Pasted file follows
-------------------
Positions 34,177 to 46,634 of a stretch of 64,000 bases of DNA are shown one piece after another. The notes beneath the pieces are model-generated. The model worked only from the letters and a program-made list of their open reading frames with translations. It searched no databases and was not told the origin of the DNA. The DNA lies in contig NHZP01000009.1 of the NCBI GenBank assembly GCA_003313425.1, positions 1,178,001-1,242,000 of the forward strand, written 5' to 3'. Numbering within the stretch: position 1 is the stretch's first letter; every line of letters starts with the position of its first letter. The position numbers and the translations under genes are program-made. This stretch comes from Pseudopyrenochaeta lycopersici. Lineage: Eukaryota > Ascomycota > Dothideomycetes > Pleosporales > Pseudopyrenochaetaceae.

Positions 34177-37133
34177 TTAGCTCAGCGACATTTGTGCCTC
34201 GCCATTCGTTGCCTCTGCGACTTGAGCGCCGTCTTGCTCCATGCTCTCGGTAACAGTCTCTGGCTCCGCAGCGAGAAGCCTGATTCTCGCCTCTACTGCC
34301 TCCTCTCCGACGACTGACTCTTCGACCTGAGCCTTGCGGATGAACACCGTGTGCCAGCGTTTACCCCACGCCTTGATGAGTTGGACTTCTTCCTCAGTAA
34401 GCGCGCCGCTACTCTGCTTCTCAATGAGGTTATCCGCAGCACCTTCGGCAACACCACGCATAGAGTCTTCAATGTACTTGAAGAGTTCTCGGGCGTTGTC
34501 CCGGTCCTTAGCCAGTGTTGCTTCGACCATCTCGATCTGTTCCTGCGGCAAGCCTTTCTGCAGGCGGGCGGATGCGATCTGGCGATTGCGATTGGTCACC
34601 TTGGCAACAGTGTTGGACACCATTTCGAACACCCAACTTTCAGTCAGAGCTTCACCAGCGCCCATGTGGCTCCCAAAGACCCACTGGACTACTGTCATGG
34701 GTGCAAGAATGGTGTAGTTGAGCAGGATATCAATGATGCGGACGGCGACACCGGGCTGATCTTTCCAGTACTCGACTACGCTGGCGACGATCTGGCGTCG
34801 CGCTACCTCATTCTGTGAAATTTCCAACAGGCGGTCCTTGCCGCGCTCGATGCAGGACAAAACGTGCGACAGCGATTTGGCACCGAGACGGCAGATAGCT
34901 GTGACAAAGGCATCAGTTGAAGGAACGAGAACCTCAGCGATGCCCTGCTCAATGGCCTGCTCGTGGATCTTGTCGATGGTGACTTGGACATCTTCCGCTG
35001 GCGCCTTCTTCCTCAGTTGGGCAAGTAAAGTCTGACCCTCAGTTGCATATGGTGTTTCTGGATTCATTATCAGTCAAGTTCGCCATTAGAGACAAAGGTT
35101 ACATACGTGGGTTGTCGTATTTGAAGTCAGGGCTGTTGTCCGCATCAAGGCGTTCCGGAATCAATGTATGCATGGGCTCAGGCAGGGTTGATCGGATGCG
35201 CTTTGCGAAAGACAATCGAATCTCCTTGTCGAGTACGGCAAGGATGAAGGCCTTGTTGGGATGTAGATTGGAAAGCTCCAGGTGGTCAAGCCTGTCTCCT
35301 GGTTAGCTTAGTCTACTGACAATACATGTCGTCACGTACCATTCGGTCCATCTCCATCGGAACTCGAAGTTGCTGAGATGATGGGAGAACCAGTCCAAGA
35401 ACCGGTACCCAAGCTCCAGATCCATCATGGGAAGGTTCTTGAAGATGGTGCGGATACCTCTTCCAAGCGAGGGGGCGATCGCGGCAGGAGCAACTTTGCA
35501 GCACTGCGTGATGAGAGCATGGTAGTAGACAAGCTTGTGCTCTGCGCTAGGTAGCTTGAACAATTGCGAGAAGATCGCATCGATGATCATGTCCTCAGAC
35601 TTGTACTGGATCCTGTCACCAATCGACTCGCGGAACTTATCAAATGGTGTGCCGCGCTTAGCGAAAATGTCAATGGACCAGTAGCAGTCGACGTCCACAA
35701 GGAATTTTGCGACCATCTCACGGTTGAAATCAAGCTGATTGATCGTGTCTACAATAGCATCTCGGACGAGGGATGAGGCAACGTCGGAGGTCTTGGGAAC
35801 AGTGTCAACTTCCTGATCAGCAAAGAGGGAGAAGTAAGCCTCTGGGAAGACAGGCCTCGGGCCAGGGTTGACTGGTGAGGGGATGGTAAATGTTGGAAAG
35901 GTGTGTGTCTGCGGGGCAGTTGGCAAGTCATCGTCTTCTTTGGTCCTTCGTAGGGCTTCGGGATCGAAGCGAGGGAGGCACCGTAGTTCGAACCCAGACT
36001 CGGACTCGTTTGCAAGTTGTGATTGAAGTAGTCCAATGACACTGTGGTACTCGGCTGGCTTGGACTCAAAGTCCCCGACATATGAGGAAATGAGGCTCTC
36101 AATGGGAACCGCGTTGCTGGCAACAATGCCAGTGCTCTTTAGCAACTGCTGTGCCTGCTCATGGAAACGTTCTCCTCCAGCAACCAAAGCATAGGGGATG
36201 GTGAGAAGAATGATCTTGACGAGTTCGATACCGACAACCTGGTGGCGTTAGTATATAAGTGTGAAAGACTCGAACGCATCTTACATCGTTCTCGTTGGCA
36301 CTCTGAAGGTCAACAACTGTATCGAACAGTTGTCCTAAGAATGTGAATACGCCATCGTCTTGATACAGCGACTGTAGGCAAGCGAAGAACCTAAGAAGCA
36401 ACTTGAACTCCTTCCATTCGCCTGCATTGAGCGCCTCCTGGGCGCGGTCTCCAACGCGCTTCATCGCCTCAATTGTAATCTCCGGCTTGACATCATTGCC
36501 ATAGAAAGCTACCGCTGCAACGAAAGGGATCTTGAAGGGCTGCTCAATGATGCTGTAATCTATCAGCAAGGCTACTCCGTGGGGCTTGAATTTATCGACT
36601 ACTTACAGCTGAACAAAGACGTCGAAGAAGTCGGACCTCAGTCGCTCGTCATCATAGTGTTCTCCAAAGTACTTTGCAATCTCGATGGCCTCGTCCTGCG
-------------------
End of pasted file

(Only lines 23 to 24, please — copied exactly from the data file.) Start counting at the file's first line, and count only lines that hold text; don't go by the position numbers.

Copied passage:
36101 AATGGGAACCGCGTTGCTGGCAACAATGCCAGTGCTCTTTAGCAACTGCTGTGCCTGCTCATGGAAACGTTCTCCTCCAGCAACCAAAGCATAGGGGATG
36201 GTGAGAAGAATGATCTTGACGAGTTCGATACCGACAACCTGGTGGCGTTAGTATATAAGTGTGAAAGACTCGAACGCATCTTACATCGTTCTCGTTGGCA